Why ‘Social Isolation’ With POTS During COVID-19 Is Difficult.

Stuck indoors because of Covid-19?  Read on about how social distancing can affect those with chronic illness.

While many people are experiencing their first bout of social isolation because of the coronavirus pandemic, those living with chronic illness probably feel somewhat relieved that this is one aspect about the virus that isn’t as foreign to us. Living in North Carolina, summers can be pretty brutal, even for the most thermophile beings. In July and August, it’s normal for temperatures to soar above 100 degrees, making me choose indoor activities instead to stay safe. 

Now, with the coronavirus replicating like baby cockroaches on North Carolina driveways after a good rain, it’s time to pick indoor activities once again. For me, staying socially isolated isn’t that bad — I had a period of time when I was first diagnosed with POTS that I couldn’t leave the house at all for a few months because my life was physical therapy and (lack of) sleep. I’ve developed tools to deal with long periods of time by myself, like learning new hobbies. The part that bothers me about social distancing (which I prefer to call “physical distancing”), is that everyone thinks that because I have experience with staying at home, it must not bother me at all and therefore my struggles with isolation now are somewhat irrelevant compared to another person’s.

But here is the difference between the current situation and my previous time staying physically distanced from others: Everyone is in the same boat now. Suddenly, everyone wants to Facetime and try out group game nights on Zoom. People are checking in on each other and coming up with creative ways to stay sane during the quarantine. I check-in with my friends during this time because hey, this isn’t easy. I’ve got a few tricks up my sleeve I think can help people who are having a hard time dealing with being at home 24/7 right now.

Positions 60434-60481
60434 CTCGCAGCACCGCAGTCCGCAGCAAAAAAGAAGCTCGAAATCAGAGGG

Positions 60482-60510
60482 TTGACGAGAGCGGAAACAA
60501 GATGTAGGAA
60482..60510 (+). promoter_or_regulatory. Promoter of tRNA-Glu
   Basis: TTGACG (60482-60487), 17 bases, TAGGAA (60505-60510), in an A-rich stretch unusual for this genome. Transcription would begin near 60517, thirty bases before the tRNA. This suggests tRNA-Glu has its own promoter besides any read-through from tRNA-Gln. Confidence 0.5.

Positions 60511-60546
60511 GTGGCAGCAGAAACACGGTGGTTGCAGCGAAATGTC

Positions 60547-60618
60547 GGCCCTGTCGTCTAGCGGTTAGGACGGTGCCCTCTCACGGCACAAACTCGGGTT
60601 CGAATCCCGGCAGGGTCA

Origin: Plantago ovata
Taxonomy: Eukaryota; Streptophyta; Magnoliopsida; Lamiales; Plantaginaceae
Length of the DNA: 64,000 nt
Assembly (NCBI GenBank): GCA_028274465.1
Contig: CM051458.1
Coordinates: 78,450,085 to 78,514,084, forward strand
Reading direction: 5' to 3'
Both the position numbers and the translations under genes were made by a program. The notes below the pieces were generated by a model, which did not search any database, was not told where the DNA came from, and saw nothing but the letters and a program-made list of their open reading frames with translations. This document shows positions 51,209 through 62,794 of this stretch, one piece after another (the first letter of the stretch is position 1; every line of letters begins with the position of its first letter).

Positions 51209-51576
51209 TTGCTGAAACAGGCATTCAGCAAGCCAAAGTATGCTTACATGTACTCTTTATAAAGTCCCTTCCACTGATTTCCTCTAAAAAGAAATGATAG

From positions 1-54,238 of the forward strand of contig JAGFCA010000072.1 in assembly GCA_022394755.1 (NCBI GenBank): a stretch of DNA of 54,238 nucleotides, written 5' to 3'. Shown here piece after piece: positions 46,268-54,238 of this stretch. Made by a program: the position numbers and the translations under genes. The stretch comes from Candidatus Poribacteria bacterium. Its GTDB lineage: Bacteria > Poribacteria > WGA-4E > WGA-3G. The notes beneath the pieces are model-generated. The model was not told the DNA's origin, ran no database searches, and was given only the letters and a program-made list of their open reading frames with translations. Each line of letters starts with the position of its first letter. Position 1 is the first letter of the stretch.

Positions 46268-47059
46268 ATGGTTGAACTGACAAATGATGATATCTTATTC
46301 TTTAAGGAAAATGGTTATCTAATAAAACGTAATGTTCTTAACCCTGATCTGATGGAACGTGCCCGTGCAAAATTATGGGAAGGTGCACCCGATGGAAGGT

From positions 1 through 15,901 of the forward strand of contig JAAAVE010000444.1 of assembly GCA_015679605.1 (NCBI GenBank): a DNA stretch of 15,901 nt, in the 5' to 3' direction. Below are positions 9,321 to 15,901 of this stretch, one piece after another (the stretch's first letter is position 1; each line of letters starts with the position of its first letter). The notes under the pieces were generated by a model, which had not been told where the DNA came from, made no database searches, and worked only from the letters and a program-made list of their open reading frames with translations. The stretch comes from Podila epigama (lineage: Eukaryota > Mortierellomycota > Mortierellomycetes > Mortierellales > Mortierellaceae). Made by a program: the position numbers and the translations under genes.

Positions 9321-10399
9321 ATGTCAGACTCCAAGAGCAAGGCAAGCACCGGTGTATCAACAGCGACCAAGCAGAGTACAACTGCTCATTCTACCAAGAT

Yet there is some part of me, and it feels selfish, that feels a little bit of resentment against society. Why do I have to hide that I have POTS whenever I search for jobs or apply to schools because of possible discrimination? Workplaces and schools couldn’t possibly accomodate a day or two working from home every week because… well, that’s just not done and takes too much effort to coordinate when… wait, suddenly that’s all possible for most of the world within a week?

Or, everyone is suddenly checking in on each other and making sure they aren’t feeling too lonely. I know many people in the chronic illness community will ask: When did people remember to do that for us before the coronavirus? And better yet — will people remember to do so for us when this is all over? Because the truth of physical distancing is that it never becomes “easy.” It just becomes easier. It is a true test of optimism and willpower to remain positive when secluded indoors and alone for so much of your time.

I am not a recluse — I am an extremely extroverted person who has become friends with an introverted version of myself. And actually, I think I’ve become to like that version of myself better. I haven’t become this way because I choose to necessarily — I became this way because I had to, much like many people will have to change or learn to accept parts of themselves after being in quarantine long enough from the coronavirus.

But the question remains: What will happen when all this is over?

P.S. Call your grandma. She’s in the same boat you are right now. When I am stuck inside and bored it reminds me that my grandparents probably are as well, so having that long gossip hour with your grandma can really be nice– for the both of you!

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Baking cookies with my grandma

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